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Tree of Life
Plant Flower, Tree
Invertebrate Octopus, Ant, Bee, Butterfly, Spider, Lobster
Vertebrate Fish, Seahorse, Ray, Shark, Frog, Turtle, Tortoise, Dinosaur
Bird, Ostrich, Owl, Crow, Parrot
Mammal Bat, Rabbit, Giraffe, Camel, Horse, Elephant, Mammoth
Whale, Dolphin, Walrus, Seal, Polar Bear, Bear, Cat, Tiger, Lion, Dog, Wolf
Monkey, Chimpanzee, Human
These are organized by a classification scheme developed exclusively for Cosma. More…
cat : : a carnivorous mammal (Felis catus) long domesticated as a pet and for catching rats and mice — Webster
Cat (Felis catus, or Felis silvestris catus, literally “woodland cat”), often referred to as the domestic cat to distinguish from other felids and felines, is a small, typically furry, carnivorous mammal. It is often called house cat when kept as indoor pet or feral/feral domestic cat when wild. It is often valued by humans for companionship and for its ability to hunt vermin. There are more than seventy cat breeds recognized by various cat registries.
Cats are similar in anatomy to the other felids, with a strong flexible body, quick reflexes, sharp teeth and retractable claws adapted to killing small prey. Cat senses fit a crepuscular and predatory ecological niche. Cats can hear sounds too faint or too high in frequency for human ears, such as those made by mice and other small animals. They can see in near darkness. Like most other mammals, cats have poorer color vision and a better sense of smell than humans. Cats, despite being solitary hunters, are a social species, and cat communication includes the use of a variety of vocalizations (mewing, purring, trilling, hissing, growling and grunting) as well as cat pheromones and types of cat-specific body language. — Wikipedia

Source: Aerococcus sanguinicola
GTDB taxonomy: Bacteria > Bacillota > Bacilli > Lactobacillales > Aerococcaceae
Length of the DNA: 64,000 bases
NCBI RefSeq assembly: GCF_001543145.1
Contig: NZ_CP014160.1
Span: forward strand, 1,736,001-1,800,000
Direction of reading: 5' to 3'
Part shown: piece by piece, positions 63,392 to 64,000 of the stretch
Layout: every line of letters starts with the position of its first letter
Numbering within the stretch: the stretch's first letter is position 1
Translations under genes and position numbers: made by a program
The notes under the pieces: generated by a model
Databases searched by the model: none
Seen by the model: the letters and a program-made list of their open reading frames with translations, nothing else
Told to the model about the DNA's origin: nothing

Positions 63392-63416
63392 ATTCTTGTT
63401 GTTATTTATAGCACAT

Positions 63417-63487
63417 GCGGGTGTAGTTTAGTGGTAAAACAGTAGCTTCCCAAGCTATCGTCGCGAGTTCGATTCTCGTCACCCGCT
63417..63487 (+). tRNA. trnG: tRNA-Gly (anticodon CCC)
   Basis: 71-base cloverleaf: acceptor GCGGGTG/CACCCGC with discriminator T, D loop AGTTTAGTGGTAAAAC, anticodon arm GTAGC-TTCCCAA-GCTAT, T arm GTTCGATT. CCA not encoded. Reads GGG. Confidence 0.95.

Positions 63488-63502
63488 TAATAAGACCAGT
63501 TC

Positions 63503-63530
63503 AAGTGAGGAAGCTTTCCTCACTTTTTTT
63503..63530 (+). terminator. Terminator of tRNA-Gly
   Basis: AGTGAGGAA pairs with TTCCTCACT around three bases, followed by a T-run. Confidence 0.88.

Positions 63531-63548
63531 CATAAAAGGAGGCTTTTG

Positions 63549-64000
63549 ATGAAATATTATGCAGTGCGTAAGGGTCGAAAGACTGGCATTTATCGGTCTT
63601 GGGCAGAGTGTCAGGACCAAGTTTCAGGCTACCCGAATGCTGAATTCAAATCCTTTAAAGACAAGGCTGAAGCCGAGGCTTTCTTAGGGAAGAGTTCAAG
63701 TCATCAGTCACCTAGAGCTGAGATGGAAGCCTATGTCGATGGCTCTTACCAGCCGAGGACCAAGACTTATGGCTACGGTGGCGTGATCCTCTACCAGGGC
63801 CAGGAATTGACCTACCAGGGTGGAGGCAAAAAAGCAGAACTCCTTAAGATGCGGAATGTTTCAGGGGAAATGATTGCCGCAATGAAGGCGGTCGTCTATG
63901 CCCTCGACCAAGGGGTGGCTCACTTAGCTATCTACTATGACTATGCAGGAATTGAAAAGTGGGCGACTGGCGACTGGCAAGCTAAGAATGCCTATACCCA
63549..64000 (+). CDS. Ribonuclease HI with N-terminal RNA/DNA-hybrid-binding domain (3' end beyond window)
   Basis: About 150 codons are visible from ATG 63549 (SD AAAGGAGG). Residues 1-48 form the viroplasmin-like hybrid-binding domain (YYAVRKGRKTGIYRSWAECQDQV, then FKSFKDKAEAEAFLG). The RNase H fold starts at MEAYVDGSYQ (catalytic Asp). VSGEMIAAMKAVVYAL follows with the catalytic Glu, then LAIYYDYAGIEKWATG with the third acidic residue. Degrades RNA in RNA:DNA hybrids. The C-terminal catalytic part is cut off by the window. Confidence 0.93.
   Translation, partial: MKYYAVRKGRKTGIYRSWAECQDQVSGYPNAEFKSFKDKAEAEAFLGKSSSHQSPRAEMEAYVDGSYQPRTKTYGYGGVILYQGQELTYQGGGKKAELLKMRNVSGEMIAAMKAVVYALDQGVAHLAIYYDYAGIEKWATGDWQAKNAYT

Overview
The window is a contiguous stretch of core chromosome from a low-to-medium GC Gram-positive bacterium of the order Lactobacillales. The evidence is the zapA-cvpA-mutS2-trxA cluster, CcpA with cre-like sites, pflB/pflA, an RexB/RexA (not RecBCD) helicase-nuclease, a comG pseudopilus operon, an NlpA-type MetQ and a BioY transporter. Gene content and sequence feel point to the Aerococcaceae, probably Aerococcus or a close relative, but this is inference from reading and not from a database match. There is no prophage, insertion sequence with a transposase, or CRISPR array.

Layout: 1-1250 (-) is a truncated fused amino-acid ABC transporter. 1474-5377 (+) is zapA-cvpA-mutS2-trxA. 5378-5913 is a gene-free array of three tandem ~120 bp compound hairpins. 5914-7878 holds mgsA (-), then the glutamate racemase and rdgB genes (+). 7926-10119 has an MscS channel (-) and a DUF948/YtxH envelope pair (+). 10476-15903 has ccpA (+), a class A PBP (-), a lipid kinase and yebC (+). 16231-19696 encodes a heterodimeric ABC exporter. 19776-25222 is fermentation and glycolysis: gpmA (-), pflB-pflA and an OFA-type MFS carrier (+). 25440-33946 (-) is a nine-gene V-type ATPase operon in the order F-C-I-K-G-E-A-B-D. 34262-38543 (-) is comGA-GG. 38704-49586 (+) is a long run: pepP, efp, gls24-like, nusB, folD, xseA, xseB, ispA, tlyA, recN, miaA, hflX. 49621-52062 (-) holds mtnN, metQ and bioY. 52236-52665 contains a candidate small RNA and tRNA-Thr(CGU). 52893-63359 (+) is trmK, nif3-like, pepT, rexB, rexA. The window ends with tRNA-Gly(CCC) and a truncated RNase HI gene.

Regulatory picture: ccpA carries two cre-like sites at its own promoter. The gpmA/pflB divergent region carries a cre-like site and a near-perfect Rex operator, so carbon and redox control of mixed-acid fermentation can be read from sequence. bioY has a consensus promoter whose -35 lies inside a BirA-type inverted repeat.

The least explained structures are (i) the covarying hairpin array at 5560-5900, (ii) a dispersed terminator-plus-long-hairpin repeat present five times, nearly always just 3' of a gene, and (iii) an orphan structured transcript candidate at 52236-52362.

Cats News -- ScienceDaily Cat news. Read about household contaminants affecting cats, allergies to cats and more. Also find stories on lions, tigers and leopards.
Are cats the 'canary in the coal mine' for...
on February 26, 2020 at 6:13 pm
Cats who suffered burns and smoke inhalation in recent California wildfires also had a high incidence of heart problems, according to a new study.
Camera trap study captures Sumatran tigers,...
on February 24, 2020 at 4:14 pm
Scientists deployed motion-sensitive camera traps across a 50-square-mile swath of Bukit Barisan Selatan National Park in southern Sumatra and, over the course of eight years, recorded the haunts and habits of dozens of species, including the Sumatran tiger and other rare and endangered wildlife. Their observations offer insight into how abundant these species are and show how smaller creatures avoid being eaten by tigers and other carnivores.
Improving assessments of an endangered lion...
on February 19, 2020 at 8:28 pm
An alternative method for monitoring endangered lions in India could improve estimates of their abundance and help inform conservation policy and management decisions.
Fecal excretion of PFAS by pets
on February 5, 2020 at 1:41 pm